Mei long

IGM 100/44

Sinornithoides youngi

Talos sampsoni

Byronosaurus jaffei

Talos sampsoni

Talos sampsoni

Saurornithoides mongoliensis

Zanabazar junior

Troodon formosus

Paleobiology

Hypothetical restoration based on related animals Troodon (cropped).jpg
Hypothetical restoration based on related animals

One study was based on multiple Troodon teeth that have been collected from Late Cretaceous deposits from northern Alaska. These teeth are much larger than those collected from more southern sites, providing evidence that northern Alaskan populations of Troodon grew to larger average body size, hinting at Bergmann's rule. This study also provides an analysis of the proportions and wear patterns of a large sample of Troodon teeth. It proposes that the wear patterns of all Troodon teeth suggest a diet of soft foods - inconsistent with bone chewing, invertebrate exoskeletons, or tough plant items. This study hypothesizes a diet primarily consisting of meat. [14]

In 2011, another derived troodontid, Linhevenator , was described from Inner Mongolia, China. It was noted by the authors as having relatively short and robust forelimbs, along with an enlarged second pedal ungual akin to that of the dromaeosaurids, in comparison to more basal troodontids. It was proposed that derived troodontids had convergently evolved dromaeosaurid-style relatively large second pedal unguals, likely as an adaptation relating to predation. The authors noted that it is plausible that this may be applicable to other derived troodontids, including Troodon, although this is currently uncertain due to a paucity of sufficient remains of the latter genus. [15]

Paleoecology

Restored skeleton of an unnamed Alaskan species, Perot Museum Alaskan troodont Perot Museum.jpg
Restored skeleton of an unnamed Alaskan species, Perot Museum

The type specimen of Troodon formosus was found in the Judith River Formation of Montana. The rocks of the Judith River Formation are equivalent in age with the Oldman Formation of Alberta, [16] which has been dated to between 77.5 and 76.5 million years ago. [17]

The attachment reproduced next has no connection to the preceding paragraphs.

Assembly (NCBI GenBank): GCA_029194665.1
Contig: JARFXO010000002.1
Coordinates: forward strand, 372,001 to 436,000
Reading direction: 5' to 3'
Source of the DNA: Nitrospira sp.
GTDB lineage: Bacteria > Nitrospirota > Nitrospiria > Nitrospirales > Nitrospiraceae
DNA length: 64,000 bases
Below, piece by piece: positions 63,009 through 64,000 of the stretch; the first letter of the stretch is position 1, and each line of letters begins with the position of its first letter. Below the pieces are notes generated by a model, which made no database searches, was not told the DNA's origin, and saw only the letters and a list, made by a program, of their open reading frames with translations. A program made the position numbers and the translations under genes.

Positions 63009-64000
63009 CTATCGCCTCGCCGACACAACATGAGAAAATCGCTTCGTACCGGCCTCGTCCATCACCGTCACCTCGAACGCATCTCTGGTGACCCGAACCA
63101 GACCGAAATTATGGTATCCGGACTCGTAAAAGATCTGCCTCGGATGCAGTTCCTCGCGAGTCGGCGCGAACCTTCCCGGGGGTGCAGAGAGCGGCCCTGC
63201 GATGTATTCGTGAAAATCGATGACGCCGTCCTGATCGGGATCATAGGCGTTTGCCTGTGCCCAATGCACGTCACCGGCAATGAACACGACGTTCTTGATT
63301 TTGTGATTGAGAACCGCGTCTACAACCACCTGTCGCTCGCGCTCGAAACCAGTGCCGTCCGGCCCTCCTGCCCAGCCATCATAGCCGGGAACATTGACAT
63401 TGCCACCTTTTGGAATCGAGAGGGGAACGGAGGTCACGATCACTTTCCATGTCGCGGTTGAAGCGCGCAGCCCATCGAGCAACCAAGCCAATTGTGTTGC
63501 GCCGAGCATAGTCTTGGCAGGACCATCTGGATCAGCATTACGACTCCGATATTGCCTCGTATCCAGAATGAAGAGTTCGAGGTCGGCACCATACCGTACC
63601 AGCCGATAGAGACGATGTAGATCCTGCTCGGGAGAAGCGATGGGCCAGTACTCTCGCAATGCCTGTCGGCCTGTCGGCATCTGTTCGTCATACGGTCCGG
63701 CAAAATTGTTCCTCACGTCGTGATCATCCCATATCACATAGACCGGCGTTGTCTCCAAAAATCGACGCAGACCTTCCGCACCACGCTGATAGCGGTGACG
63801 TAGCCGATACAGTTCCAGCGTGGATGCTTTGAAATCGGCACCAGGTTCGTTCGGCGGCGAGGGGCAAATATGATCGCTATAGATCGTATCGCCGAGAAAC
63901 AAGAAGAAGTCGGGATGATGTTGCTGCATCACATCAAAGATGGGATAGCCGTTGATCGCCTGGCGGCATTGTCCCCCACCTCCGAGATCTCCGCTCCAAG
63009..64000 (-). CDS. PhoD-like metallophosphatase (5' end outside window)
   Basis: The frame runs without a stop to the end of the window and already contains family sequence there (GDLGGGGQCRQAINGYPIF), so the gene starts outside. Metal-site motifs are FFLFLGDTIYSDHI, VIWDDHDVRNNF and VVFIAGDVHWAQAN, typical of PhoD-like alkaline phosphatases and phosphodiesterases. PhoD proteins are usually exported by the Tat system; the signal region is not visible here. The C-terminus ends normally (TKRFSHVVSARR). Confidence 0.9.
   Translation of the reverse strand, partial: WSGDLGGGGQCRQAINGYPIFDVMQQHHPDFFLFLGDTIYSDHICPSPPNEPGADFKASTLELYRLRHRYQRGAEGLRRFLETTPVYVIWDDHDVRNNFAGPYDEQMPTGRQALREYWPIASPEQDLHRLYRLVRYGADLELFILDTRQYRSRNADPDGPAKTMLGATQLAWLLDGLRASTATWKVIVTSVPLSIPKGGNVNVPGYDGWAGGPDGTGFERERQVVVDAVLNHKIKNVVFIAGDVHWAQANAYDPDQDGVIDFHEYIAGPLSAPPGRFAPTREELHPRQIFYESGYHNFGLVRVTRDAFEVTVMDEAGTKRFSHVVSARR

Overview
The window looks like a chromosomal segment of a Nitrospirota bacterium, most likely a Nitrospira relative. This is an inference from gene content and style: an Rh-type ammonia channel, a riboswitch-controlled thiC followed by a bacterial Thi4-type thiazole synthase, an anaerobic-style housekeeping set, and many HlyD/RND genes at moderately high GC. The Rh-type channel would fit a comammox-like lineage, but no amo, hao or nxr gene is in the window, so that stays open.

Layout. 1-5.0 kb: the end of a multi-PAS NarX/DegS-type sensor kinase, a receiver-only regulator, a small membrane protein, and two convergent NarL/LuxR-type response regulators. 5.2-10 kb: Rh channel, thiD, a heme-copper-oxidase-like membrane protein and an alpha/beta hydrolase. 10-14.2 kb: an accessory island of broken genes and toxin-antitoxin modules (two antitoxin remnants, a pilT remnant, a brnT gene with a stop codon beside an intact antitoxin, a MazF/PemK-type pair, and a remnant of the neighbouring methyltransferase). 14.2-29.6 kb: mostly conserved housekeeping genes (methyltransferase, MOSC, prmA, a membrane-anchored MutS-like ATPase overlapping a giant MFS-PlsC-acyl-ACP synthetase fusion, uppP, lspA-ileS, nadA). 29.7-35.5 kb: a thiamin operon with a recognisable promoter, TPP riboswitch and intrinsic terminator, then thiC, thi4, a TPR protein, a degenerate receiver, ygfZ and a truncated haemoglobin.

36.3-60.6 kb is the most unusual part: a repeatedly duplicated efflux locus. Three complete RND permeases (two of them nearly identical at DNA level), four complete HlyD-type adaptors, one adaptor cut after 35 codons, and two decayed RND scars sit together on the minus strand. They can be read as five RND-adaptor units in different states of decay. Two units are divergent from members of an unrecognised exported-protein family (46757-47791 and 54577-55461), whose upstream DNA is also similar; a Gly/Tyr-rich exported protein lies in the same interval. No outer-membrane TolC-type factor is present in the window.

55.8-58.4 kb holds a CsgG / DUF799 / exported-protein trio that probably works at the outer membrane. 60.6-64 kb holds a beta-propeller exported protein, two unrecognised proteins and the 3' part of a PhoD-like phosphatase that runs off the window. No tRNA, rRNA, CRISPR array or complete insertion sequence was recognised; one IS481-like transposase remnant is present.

In the past, remains have been attributed to the same genus as the Judith River Troodon from a wide variety of other geological formations. It is now recognized as unlikely that all of these fossils, which come from localities hundreds or thousands of miles apart, separated by millions of years of time, represent a single species or genus of troodontid dinosaurs. Further study and more fossils are needed to determine how many species of Troodon existed. It is questionable that, after further study, any additional species can be referred to Troodon, in which case the genus would be considered a nomen dubium. [3]

A species of Troodon is known from the Prince Creek Formation, a fossil site from Alaska that dates from the latest Campanian to Maastrichtian of the late Cretaceous. [18] Based on the presence of Gypsum and Pyrite in the rocks, it suggests that the formation was bordered by a large body of water. It seems based on the presence of pollen fossils, the dominant plants were trees, shrubs, herbs, and angiosperms. The temperature ranged from possibly 2-12°C, which roughly correlates to 36-54°F, and based on Alaska's position in the late Cretaceous, the area faced 120 or so days of winter darkness. [19] This maniraptoran lived alongside many other reptiles like the centrosaurine Pachyrhinosaurus perotorum , a species of the saurolophine hadrosaur Edmontosaurus , the pachycephalosaurin Alaskacephale gangloffi , an azhdarchid pterosaur, and the tyrannosaurine Nanuqsaurus hoglundi . It also lived alongside the metatherian mammal Unnuakomys hutchisoni. [20] Based on the amount of teeth found, this troodontid was the most common theropod of the formation, making up 2/3 of all specimens, a stark contrast to more southern deposits in Montana where troodontids only comprise 6% of all theropod remains. [18] This, along with evidence that Troodon was more abundant during cooler intervals such as the early Maastrichtian, may indicate that Troodon favored cooler climates. [21]